• Learn – Here Ries makes the transition. He argues that learning, and in particular validated learning, it the key step for the entrepreneur.  He argues that in the space of new products you will never know whether you are on the right path unless you get direct feedback from the customer.  He highlights his experience with a product that totally transformed based on customer feedback.  To be successful when moving into the unknown, you must deliver a prototype quickly to validate your hypothesis.  This fear not / deploy the first product quickly approach is critical to success; AND, is in direct opposition to traditional corporate culture.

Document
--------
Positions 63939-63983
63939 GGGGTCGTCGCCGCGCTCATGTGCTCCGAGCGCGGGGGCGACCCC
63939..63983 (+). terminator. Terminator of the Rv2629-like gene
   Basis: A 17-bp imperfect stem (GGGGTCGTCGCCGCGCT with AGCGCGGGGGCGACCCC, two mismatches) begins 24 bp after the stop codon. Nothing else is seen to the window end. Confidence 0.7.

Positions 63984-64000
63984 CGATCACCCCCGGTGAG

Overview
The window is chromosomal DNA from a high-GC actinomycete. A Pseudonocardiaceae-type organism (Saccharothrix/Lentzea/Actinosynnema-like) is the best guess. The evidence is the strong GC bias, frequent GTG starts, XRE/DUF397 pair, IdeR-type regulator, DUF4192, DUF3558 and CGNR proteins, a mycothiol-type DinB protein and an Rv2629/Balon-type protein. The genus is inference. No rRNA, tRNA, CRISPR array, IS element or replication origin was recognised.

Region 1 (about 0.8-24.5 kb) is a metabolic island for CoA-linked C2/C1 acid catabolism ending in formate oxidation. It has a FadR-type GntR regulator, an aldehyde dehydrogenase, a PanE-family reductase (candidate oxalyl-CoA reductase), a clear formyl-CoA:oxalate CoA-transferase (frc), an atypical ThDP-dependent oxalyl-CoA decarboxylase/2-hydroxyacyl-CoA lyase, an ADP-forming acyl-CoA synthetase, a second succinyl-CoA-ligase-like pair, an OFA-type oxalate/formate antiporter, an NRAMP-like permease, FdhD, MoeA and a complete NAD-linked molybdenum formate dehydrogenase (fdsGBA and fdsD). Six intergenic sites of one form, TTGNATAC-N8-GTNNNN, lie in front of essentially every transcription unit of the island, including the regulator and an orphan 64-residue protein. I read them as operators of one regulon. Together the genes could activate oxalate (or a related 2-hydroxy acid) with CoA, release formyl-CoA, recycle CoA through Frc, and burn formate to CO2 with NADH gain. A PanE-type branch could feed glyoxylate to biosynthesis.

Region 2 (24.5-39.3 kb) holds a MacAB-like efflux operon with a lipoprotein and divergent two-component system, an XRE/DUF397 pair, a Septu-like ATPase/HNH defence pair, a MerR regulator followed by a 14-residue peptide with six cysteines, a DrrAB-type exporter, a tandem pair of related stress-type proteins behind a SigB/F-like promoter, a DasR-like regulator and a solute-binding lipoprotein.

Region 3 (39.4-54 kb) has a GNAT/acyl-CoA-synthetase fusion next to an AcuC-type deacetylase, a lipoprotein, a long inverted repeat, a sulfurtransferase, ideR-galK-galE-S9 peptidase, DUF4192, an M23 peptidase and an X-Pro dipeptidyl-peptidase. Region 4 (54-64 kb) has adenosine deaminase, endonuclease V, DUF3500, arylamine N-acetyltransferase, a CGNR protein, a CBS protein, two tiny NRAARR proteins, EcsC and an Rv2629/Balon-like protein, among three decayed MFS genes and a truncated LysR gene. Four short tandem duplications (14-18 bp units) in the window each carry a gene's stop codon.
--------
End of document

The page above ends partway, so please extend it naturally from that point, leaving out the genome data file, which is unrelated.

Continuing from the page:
• Experiment – You can think of this as the test unit for learning. Validated learning can only take place by actually deploying the product and getting feedback.  Each cycle should be thought of as an experiment.

Part Two – Steer

One of the main focuses of “lean” is to never stop learning and never stop growing.  In part two, Ries introduces the concept of the build-measure-learn process.  He walks through a methodology to use this process to “steer” your company through the product development cycle.  The chapters in this section are:

  • Leap – You need to recognize that nothing is guaranteed with a new venture. As result leaps of faith will be required.  The key is to monitor these leaps of faith via the build-measure-learn cycle.  Your leaps need to REVOLUTIONARY versus EVOLUTIONARY (think Apple).  Further, it’s not enough that you think they are revolutionary.  You need to quickly introduce the new product to the actual customer and get their feedback on what works and what does not work.  Finally, Ries cautions on the biggest risk – paralysis by analysis.